Opinion Wonderland – Putin, Xi and One Dead Pope

 

Russia and China want to replace the West. Benedict wanted to save it.

By guest author Daniel Henninger

Daniel   Daniel Henninger’s weekly column, “Wonder Land,” appears in The Wall Street Journal each Thursday. Mr. Henninger was a finalist for a Pulitzer Prize in editorial writing in 1987 and 1996, and shared in the Journal’s Pulitzer Prize in 2002 for the paper’s coverage of the attacks on September 11. In 2004, he won the Eric Breindel Journalism Award for his weekly column. He has won the Gerald Loeb Award for commentary, the Scripps Howard Foundation’s Walker Stone Award for editorial writing and the American Society of Newspaper Editors’ Distinguished Writing Award for editorial writing. He is a weekly panelist on the “Journal Editorial Report” on Fox News.

A native of Cleveland, Mr. Henninger is a graduate of Georgetown University’s School of Foreign Service.

Jan. 4, 2023

Wonder Land: Russia and China want to replace the West. Benedict wanted to save it. Images: Getty Images Composite: Mark Kelly

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A big story the past year has been the firming alliance between the world’s two leading autocrats, Russia’s Vladimir Putin and China’s Xi Jinping, predicated on their conclusion that the West is in terminal decline. Fortuitously, the world has just lost its most relevant analyst of the presumption that the West is finished—Pope Emeritus Benedict XVI.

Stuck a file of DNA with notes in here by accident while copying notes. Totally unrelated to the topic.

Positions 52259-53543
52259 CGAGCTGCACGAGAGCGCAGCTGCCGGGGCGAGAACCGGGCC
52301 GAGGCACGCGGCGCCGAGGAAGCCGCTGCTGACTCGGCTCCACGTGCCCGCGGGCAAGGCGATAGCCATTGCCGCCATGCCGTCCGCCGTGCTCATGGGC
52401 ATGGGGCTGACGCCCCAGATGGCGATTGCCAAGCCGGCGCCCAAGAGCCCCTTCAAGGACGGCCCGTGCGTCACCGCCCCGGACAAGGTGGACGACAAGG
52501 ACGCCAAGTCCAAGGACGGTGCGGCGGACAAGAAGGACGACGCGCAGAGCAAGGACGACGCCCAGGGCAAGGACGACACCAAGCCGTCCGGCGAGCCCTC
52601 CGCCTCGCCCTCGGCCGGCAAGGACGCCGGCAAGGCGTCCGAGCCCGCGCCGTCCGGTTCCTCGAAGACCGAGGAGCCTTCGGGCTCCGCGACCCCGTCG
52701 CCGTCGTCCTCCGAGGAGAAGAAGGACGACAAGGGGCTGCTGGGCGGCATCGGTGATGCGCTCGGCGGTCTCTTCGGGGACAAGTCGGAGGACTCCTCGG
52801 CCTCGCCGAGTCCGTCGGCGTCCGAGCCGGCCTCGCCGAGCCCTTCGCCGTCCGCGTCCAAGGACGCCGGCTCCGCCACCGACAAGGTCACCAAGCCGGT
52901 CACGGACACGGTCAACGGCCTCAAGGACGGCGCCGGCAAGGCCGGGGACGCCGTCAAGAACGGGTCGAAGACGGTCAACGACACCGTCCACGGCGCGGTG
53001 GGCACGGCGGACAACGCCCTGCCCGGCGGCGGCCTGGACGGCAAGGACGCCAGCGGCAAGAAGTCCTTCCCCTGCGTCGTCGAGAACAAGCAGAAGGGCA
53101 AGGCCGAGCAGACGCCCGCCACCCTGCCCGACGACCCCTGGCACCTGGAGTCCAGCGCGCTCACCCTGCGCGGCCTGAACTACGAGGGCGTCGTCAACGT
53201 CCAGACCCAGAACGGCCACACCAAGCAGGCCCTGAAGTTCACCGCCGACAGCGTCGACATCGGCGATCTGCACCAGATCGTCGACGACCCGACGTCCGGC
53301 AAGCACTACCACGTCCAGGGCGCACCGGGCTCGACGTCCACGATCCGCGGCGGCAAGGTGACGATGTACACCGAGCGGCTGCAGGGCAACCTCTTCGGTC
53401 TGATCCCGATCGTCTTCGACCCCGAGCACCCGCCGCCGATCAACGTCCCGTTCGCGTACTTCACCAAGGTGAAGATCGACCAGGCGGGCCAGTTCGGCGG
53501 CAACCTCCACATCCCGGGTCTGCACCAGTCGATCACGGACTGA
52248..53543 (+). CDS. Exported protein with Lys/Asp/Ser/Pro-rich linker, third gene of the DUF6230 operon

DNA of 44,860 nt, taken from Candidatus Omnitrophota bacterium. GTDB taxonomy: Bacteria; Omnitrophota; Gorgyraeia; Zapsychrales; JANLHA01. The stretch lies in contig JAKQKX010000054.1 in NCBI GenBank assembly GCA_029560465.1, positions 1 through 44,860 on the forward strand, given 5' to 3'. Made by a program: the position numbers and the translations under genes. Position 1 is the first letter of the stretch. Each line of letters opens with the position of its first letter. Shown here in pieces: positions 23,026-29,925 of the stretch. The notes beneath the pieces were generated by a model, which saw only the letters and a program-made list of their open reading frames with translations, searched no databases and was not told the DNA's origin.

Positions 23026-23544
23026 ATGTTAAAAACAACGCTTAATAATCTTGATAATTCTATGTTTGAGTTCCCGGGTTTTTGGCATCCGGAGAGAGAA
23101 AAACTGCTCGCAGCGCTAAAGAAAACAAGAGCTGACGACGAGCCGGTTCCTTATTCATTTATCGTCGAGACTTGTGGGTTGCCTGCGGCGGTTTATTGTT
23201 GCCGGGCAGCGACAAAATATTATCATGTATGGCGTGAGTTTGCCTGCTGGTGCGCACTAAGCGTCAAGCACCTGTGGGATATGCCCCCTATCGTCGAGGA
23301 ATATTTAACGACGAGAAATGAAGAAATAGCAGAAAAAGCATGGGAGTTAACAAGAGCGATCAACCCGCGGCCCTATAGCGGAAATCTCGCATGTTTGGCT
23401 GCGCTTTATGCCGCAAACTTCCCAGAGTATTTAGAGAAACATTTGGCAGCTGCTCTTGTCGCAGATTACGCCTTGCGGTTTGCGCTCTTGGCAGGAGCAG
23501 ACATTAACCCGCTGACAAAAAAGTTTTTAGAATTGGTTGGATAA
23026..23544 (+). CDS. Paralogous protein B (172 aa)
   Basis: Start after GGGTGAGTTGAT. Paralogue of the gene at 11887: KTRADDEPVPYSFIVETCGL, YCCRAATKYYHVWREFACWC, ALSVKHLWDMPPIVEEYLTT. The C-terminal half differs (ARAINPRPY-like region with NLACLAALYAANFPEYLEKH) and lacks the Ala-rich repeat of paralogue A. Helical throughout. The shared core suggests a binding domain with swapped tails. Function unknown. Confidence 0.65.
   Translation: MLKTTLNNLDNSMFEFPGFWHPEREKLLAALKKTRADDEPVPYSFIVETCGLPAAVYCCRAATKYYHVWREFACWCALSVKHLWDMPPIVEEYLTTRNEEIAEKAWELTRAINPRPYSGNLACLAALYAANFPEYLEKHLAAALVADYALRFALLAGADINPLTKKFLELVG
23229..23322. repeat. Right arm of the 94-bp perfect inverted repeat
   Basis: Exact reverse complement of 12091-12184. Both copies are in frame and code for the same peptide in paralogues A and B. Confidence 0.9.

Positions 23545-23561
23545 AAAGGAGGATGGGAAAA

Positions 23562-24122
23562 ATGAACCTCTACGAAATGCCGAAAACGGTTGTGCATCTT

Benedict’s funeral is Thursday, and what we should not do is let him pass into history. He was a man for our season.

It would be insulting to the seriousness of Benedict’s criticism of Western culture to say he shared the views of Messrs. Putin and Xi, whose ideas about the West’s moral decline merely support strategies of cynical opportunism. Russian bots feed destructive garbage into the West’s social-media ecosystem, which is also the reason U.S. national-security specialists—like many parents—believe the TikTok platform is being used by China’s leadership as a force multiplier of cultural erosion.

Benedict, by contrast, desperately wanted to save the West and the Judeo-Christian tradition to which he had devoted his life.

It may seem quixotic to enlist a deceased pope for the competition with China and Russia. Pope Benedict’s immediate predecessor and good friend, Pope John Paul II, had Ronald Reagan, Margaret Thatcher and a small army of pro-Western intellectuals as allies in his battle with the ideology of Soviet communism. Their only like today is Ukraine’s Volodymyr Zelensky.

Moreover, the challenge from China and Russia is discussed mostly in military and economic terms. Ukraine’s defense against the Putin invasion is about transfers of military hardware and economic sanctions on Russia. Despite a new consensus that Mr. Xi has made China an aggressor nation, most thinking is about economic disentanglement and funding a long-delayed defence in the Pacific region.

But this underestimates the stakes as Messrs. Putin and Xi see them. For them, this project isn’t only about specialists analyzing military and economic capacities. It’s about fundamental belief systems. As such, this is likely to be a long-term struggle that runs beyond the battles over Ukraine or Taiwan.